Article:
Howard, LLP

CARES Act: Paycheck Protection Program

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On March 27, President Trump signed the Coronavirus Aid, Relief, and Economic Security Act (the CARES Act).  Here is a brief summary of one of the provisions, Paycheck Protection Program.

These loans are administered through the Small Business Administration (SBA) through June 30, 2020.  The loans may be forgiven if borrowers maintain their payroll during the crisis or restore their payrolls afterward.  Lenders will request for certain good faith certifications surrounding application data.  Lenders may begin processing applications on Friday, April 3, 2020.  Here is the link for a sample application form: https://www.sba.gov/document/sba-form–paycheck-protection-program-ppp-sample-application-form.

Eligibility: Generally, businesses (including nonprofits) qualify if they have 500 or fewer employees.  If they have more than 500 employees, the business would need to qualify under SBA Size Standards found at https://www.sba.gov/size-standards, based on the business’s industry.  The 500-employee threshold includes all employees: full-time, part-time, and other status.

Loan Terms:

  • Maximum loan amount is 2.5 times the business’s average monthly payroll costs incurred during the year prior to the loan date, not to exceed $10 million. If the business was not in existence in 2019, the maximum loan amount is 2.5 times its average monthly payroll costs during January and February 2020.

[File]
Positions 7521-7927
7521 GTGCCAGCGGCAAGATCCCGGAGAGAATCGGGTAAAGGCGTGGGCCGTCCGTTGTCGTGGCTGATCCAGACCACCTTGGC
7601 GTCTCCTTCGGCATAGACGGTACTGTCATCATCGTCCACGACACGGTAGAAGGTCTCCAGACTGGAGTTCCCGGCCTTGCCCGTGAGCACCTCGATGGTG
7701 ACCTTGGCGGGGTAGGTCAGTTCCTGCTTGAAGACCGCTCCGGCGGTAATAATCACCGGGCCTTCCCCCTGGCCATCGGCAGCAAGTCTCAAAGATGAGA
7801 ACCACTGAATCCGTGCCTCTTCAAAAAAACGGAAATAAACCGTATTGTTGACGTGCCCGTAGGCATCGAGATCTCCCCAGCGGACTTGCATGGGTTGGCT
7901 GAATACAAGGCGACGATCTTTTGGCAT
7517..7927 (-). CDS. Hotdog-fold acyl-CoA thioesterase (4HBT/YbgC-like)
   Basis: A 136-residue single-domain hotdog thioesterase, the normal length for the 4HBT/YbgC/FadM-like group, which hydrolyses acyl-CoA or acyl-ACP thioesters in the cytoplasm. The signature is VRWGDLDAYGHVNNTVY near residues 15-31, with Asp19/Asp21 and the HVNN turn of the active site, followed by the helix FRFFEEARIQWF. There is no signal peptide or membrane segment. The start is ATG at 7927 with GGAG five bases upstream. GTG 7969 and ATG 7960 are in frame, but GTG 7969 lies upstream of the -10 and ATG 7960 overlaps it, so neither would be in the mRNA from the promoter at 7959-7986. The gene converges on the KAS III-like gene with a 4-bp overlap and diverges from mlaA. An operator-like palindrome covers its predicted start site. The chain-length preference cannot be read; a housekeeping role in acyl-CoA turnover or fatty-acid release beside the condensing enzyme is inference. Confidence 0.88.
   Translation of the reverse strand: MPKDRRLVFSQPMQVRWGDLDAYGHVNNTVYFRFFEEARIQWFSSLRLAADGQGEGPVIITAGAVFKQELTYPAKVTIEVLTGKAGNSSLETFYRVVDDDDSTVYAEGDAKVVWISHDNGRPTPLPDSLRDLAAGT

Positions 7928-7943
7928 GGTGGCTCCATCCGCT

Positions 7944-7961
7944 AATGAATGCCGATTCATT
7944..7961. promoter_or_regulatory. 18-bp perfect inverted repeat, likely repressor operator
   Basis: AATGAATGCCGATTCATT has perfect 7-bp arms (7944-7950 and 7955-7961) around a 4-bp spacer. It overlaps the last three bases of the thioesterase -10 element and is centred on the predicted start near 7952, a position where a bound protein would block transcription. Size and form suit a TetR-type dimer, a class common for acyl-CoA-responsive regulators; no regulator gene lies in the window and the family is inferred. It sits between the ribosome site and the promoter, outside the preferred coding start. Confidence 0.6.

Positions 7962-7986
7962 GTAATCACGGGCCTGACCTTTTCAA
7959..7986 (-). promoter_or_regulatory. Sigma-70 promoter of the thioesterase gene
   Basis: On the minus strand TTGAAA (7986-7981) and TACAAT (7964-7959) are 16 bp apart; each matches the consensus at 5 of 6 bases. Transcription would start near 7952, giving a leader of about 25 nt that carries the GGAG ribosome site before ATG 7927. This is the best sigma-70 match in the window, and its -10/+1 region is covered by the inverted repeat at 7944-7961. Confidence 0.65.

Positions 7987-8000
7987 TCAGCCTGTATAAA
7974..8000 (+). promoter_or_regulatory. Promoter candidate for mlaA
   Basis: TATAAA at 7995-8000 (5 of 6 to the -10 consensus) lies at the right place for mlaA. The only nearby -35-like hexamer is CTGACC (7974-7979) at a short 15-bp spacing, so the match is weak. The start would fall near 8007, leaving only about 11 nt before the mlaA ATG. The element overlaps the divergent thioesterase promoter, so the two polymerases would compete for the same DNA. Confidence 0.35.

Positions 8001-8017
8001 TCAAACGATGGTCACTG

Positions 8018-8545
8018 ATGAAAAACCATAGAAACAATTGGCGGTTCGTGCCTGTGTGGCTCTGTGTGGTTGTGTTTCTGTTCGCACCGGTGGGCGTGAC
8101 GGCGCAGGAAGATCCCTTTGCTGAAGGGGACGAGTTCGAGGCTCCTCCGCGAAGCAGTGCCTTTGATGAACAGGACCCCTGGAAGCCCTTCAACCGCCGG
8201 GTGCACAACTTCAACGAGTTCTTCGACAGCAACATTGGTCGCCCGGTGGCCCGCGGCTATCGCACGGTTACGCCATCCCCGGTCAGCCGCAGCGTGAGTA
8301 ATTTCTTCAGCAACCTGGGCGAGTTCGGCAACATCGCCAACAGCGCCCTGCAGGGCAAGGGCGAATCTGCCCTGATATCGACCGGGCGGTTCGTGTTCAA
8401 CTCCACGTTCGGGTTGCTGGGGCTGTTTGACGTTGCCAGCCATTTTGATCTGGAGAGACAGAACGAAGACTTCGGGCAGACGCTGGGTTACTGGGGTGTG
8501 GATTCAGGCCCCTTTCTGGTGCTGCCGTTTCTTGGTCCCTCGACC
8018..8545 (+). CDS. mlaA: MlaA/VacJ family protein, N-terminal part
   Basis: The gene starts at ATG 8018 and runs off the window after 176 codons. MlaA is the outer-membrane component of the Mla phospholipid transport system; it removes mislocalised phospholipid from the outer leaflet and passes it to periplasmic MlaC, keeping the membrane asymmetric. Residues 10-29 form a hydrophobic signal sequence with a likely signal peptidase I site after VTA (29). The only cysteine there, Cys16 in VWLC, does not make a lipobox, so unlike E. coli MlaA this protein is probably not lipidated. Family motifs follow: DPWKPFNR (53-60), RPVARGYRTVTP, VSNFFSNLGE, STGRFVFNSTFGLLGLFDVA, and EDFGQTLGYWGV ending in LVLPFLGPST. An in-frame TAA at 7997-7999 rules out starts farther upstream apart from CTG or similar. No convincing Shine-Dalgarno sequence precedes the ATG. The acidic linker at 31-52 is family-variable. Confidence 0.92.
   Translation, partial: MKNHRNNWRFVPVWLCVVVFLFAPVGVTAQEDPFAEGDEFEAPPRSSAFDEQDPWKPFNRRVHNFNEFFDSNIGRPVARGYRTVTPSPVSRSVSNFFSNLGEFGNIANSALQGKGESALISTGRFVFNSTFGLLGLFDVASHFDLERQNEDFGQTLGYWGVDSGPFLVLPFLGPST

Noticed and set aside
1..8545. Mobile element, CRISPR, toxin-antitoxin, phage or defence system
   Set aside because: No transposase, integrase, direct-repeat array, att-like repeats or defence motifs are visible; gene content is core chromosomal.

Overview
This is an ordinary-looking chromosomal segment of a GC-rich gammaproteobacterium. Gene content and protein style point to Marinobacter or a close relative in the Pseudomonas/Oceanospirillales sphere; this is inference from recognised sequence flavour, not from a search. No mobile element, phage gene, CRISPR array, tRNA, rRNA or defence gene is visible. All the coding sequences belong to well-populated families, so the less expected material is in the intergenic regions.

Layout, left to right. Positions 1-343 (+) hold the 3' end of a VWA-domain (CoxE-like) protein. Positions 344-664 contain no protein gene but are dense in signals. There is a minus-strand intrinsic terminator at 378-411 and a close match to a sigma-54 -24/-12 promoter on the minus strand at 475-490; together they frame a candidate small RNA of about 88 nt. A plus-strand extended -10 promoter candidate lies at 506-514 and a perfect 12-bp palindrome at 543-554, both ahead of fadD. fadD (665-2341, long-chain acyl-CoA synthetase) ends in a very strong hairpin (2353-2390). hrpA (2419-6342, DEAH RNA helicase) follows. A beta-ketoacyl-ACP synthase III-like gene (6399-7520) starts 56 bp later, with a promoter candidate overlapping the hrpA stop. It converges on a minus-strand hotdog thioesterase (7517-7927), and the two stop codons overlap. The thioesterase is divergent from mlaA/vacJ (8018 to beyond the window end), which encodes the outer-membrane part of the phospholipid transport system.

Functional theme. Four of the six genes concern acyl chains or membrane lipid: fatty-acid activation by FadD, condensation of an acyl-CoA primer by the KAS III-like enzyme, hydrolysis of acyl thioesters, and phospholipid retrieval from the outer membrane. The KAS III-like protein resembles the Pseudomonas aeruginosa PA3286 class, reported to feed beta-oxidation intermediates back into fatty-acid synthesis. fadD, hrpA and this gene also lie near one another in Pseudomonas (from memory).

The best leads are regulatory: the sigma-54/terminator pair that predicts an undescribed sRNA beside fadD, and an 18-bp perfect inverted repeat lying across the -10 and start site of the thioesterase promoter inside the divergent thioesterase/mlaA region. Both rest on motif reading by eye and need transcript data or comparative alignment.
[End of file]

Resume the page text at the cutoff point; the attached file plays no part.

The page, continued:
• Generally, the loans will be non-recourse.
  • No personal guarantee or collateral is required.
  • No prepayment penalty.
  • The SBA will not charge a fee on the loan during the covered period.

Loan Forgiveness:

  • The amount to be forgiven is equal to the sum of the amounts spent on the following items during the 8-week period beginning on the date of the loan:
    • Payroll costs: This includes salaries, wages, and commissions; payment of cash tip or equivalent; payment of vacation, parental, family, medical, or sick leave; allowance for dismissal or separation; payments for group health plans and retirement benefits; payment of state or local tax assessed on the employee’s compensation. It does not include any compensation in excess of an annual salary of $100,000, as prorated for the period February 15 to June 30, 2020; payroll taxes, railroad retirement taxes, and income taxes; any compensation to employee whose principal residence is outside of the United States; and any compensation for qualified sick leave or qualified family leave wages under the Families First Coronavirus Response Act.
    • Interest on mortgage obligation incurred in the ordinary course of business (and incurred before February 15, 2020).
    • Rent on a leasing agreement in effect before February 15, 2020.
    • Payments on utilities.
  • The amount of the loan forgiveness will be reduced if there is a reduction in the number of employees during the 8-week period beginning on the date of the loan, or reduction of salaries of covered employees by more than 25%.

Documentation:  An application, including documentation verifying payroll and expenses is required.

For further information:

More to come

The CARES Act includes several tax-related provisions to help individuals and businesses survive the coronavirus (COVID-19) pandemic. We’ll keep you informed of new developments that could affect your bottom line and help you navigate the best financial course forward during these uncertain times.